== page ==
Top to bottom balance is achieved by releasing the gimbal clamp. This should only be done when the post is horizontal. The rig should be moved back and forth so that the rig achieves horizontal balance. Once neutral balanced is found with the rig being horizontal, the gimbal should be moved a half inch closer to the stage and clamped. With the rig vertical, move the fore and aft as well as the side to side nobs so the rig in vertical.
A drop test should have the sled drop vertically to the rig’s bottom in two to three seconds. Catch the rig before it reaches the stand. Lowering the gimbal increases the drop time while raising the gimbal increases the drop time, Some fore and aft balance and side to side fine tuning may be necessary.
A flat pan occurs when a rig is in dynamic balance. Dynamic balance is obtained with a long drop time of three to four seconds. A rig should spin in balance. If it does not, change two of three big masses until both achieve static balance and dynamic balance. The camera is moved slightly, and the camera moved in the other direction form the balance. If the battery will not move far enough, either move the monitor or use a heavier batter.
To walk with the Steadicam, accelerate your speed smoothly. Start and stop walking with your weight on one foot.
The operating hand points the camera and keeps the rig level. Grasp the post with the meat of finders and not the fingertips, Te thumb and forefinger are on opposite sides of the post.
Squeeze the thumb and forefinger to begin panning.
Tilot up with the pinkie finger placed in the post’s center and then push tilt down by pulling the post mostly with the second and third fingers holding properly so it doesn’t fall.
Always keep your hand near the c.g. Keep the operating hand on the post. Hold with a light touch and not a death grip. The pinkie finger is always used and should not relax. Do not drop the thumb or put it on the both of the post.
The hand that grasp the gimbal handle, the arm hand, steadies the Steadicam, begins and stops spatial moves, and keeps the camera on path while moving. The arm hand pushes in the desired direction The operator and rig come to an immediate stop together.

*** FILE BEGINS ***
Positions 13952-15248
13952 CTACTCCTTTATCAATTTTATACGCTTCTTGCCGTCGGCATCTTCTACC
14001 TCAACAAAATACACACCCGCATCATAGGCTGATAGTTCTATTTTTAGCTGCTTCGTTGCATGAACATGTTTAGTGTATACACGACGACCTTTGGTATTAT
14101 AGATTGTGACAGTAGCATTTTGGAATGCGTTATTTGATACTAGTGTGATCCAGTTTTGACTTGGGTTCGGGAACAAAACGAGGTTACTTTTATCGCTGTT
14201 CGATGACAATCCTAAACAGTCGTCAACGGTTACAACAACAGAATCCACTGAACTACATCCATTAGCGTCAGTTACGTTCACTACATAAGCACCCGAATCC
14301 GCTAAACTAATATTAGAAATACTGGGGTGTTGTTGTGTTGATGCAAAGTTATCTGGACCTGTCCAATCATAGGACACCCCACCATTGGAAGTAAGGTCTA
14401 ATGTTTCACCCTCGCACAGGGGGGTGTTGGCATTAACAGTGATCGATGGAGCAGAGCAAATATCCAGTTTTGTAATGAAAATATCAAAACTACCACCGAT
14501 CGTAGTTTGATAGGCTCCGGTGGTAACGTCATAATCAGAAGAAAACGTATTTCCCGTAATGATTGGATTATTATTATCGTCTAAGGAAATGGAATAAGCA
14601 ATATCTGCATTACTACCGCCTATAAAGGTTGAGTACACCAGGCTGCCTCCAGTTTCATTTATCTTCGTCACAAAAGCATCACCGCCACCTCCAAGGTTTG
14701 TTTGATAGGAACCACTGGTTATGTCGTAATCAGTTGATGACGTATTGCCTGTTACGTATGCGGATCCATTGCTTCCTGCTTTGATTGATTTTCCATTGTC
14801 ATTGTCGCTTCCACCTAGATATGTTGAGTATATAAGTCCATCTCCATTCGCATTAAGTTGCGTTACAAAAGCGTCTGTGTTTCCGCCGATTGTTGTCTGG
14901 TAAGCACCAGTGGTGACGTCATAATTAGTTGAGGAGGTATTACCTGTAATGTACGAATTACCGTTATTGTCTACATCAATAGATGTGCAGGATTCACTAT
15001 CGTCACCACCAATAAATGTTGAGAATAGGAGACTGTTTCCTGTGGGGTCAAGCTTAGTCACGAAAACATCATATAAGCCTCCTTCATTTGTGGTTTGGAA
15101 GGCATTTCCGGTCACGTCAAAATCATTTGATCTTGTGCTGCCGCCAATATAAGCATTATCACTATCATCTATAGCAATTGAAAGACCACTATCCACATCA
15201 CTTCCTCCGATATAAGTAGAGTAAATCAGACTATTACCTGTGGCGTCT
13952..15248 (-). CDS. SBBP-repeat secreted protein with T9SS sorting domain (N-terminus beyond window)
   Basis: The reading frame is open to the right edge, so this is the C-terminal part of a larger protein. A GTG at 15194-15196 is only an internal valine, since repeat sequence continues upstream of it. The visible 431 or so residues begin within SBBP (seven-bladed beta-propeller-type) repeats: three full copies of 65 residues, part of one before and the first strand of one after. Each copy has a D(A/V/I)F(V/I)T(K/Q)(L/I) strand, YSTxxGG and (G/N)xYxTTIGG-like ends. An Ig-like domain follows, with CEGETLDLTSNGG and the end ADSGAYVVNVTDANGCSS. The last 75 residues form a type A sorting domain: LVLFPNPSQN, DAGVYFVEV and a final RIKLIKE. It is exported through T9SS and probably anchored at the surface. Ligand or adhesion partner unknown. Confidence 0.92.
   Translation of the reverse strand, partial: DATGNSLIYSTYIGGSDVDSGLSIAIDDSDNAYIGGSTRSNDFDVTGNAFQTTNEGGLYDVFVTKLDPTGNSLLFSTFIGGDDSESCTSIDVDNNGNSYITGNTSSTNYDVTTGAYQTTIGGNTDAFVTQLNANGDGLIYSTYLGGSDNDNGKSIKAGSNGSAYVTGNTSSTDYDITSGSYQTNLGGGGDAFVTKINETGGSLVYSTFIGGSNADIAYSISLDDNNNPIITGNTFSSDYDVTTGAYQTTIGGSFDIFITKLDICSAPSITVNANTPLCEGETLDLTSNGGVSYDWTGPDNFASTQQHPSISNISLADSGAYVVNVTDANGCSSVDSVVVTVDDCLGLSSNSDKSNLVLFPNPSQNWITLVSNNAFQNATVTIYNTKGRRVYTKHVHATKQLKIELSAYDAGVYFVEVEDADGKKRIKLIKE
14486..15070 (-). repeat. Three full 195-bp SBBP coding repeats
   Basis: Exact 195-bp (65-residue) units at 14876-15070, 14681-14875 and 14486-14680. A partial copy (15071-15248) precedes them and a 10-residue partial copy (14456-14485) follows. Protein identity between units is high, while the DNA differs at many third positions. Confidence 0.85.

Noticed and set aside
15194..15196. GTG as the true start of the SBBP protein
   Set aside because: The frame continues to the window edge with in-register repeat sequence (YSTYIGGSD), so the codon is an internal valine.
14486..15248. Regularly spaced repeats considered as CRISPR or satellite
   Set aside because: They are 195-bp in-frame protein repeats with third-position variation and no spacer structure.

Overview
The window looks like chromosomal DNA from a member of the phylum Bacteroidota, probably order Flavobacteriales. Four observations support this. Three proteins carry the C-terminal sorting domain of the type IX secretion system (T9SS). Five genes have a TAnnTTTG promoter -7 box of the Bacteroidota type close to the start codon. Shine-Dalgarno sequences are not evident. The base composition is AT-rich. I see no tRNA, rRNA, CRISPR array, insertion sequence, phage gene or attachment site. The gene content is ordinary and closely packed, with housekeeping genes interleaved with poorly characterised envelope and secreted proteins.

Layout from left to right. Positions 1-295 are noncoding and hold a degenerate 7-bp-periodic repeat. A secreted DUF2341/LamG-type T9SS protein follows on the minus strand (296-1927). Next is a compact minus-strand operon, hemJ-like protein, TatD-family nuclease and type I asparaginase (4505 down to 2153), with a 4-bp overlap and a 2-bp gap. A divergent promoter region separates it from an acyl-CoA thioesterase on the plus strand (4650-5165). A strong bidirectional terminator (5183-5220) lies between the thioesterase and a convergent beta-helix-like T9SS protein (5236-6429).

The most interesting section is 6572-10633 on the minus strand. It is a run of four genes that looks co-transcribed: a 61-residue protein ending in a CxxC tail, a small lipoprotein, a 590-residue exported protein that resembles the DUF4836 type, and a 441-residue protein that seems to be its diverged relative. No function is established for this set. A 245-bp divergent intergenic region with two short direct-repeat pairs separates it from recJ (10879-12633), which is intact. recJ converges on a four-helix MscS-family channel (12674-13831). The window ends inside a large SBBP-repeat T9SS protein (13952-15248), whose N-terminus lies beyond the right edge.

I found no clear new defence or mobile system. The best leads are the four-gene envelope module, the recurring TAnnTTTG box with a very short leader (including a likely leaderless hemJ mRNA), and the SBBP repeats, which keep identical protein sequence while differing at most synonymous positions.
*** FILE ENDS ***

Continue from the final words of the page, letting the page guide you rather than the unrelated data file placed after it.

To switch form the Missionary to the Don Juan, use a line dance, which is aiming the camera, walking around the camera while keeping the post at a constant angle, and then standing up straight.
The operator has ore control in Missionary.
The arm hand can change the lens height on the same axis or by moving the bam.
Pan with the gimbal.
Visualze what the shot should be before taking it. The Director or DP will often describe it. Know the dialogue and what shot is required accordingly.
The F-bracket reverses the gimbal plus moves the arm where it works with the rig. A high low mode occurs by not the F-bracket. The F-bracket must be installed with a double shear safety pin. Some F-brackets lack a safety pin and thus must be drilled and pinned on.
The Panavision Lightweight II is best for low mode. Also acceptable are the Movie Compact, the Arriflex 435, and other cameras with an integrated low mode mount.
For low mode, the plates should be separated to raise the c.g. of the camera mounting platform. The side to side should be as thin as possible and the fore and aft as long as possiblel.
Sometimes it is easier to shoot low mode upside down and correct it in editing.
Switch to low mode by placing a dovetail plate on the camera’s top, move the monitor upside down, static balance, release the gimbal clamp, and move the gimbal about half an inch away form the camera, tighten the gimbla, clampg, check he drop time, and attach the F-bracket.